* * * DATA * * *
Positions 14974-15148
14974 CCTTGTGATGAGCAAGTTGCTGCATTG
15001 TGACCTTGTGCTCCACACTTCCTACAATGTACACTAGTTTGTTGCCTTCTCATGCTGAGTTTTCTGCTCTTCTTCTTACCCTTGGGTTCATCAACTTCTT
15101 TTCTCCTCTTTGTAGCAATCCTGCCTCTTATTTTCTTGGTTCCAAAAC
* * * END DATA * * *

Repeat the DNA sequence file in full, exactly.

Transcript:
Positions 14974-15148
14974 CCTTGTGATGAGCAAGTTGCTGCATTG
15001 TGACCTTGTGCTCCACACTTCCTACAATGTACACTAGTTTGTTGCCTTCTCATGCTGAGTTTTCTGCTCTTCTTCTTACCCTTGGGTTCATCAACTTCTT
15101 TTCTCCTCTTTGTAGCAATCCTGCCTCTTATTTTCTTGGTTCCAAAAC